Storage of Data
There are no prescribed durations for the retention of personal data. Data controllers and processors are required to apply a reasonableness test in assessing retention durations.
Data that reveals race, health status, ethnic social origin, conscience, belief, genetic data, biometric data, property details, marital status, family details including names of children, parents, spouse or spouses, sex or the sexual orientation are deemed sensitive data. Specific provisions apply to the collection, storage and processing of such data. For example, personal data relating to the health of a data subject may only be processed by or under the responsibility of a health care provider.
Transfer of Personal Data Outside Kenya
Data controllers and processors will be permitted to transfer personal data to another country only where the data controller or data processor has given proof to the Commissioner on the appropriate safeguards with respect to the security and protection of the personal data. It is not clear what process needs to be followed in this regard. Further, the Cabinet Secretary may prescribe, based on grounds of strategic interests of the state or protection of revenue, certain nature of processing that can only be effected through a server or a data centre located in Kenya. There is no indication as to when or whether such a restriction will be implemented.
General exemptions from the provisions of the Act apply in cases where publication of data would be in the public interest, for journalism, literature and art, research, history and statistics (all under specific circumstances).
The Act gives the Commissioner wide powers on investigation of data breaches including powers of entry and search and issuing administrative fines. Where personal data has been accessed or acquired by an unauthorised person, and there is a real risk of harm to the data subject whose personal data has been subjected to the unauthorised access, a data controller is required to notify the Commissioner without delay, within seventy-two hours of becoming aware of such breach.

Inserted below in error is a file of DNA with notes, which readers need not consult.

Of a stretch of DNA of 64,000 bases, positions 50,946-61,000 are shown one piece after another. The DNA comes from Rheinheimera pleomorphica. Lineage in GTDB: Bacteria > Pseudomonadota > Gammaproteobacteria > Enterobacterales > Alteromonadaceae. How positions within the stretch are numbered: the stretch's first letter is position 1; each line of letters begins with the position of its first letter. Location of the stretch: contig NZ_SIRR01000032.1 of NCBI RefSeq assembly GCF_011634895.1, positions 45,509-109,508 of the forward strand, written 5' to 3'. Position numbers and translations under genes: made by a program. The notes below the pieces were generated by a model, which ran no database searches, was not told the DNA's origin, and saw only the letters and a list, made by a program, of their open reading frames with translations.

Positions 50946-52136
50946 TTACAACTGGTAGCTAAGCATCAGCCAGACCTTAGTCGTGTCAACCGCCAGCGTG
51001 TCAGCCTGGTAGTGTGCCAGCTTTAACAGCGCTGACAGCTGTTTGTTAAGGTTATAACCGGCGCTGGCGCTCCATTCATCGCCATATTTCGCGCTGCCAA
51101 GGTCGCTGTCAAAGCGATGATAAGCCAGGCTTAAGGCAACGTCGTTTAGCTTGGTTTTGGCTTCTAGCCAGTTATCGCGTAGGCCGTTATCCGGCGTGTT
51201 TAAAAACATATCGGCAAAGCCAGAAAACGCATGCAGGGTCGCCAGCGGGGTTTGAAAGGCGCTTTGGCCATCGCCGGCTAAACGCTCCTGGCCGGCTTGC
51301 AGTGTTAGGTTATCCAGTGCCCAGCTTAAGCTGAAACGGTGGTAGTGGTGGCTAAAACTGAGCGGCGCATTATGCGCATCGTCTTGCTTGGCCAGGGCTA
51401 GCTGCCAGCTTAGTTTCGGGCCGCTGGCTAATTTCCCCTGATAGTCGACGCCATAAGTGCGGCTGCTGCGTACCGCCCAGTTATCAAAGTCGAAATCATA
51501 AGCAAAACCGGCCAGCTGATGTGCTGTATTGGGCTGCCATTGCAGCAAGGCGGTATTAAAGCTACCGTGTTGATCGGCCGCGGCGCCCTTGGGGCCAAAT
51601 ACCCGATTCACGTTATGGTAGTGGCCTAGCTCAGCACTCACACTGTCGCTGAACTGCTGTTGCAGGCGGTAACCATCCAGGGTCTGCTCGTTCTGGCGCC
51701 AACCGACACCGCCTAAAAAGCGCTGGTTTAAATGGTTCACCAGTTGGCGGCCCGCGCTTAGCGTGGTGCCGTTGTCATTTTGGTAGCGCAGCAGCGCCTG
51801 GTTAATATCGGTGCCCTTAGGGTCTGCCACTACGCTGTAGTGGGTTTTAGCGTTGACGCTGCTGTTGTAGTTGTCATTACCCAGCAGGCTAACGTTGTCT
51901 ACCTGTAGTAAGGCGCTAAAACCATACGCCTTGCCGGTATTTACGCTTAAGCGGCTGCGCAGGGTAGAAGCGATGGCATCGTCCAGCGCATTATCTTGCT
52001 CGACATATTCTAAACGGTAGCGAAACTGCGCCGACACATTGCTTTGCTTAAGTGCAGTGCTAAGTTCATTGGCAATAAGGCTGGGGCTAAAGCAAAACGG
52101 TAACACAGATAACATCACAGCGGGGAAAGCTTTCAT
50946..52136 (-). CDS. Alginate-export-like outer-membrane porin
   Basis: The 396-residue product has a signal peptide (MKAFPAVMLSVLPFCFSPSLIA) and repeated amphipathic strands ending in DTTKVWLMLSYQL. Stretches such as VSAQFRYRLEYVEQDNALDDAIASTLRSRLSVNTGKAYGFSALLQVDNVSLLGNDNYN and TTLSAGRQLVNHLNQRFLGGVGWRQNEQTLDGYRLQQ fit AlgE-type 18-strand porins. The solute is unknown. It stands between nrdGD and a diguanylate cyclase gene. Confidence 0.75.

Offences under the Act attract a fine of up to KES5-million and/or a term of imprisonment of up to ten years.
Until such time as the Data Commissioner is appointed and specific regulations, thresholds and rules are published, the full implementation of the Act will be constrained.
Nonetheless, two critical aspects which responsible parties should consider as part of demonstrating accountability are the appointment of a data protection officer and ensuring that accountability documents (i.e. policies, procedures and practices) and trade documents (contracts with customers and suppliers) are drafted, implemented, monitored and maintained in compliance with the Act.
It would also be prudent that your organisation complies with the Act by means of risk assessments being conducted and sufficient data protection policies, procedures and practices having been implemented.
The content of this article is intended to provide a general guide to the subject matter. Specialist advice should be sought about your specific circumstances.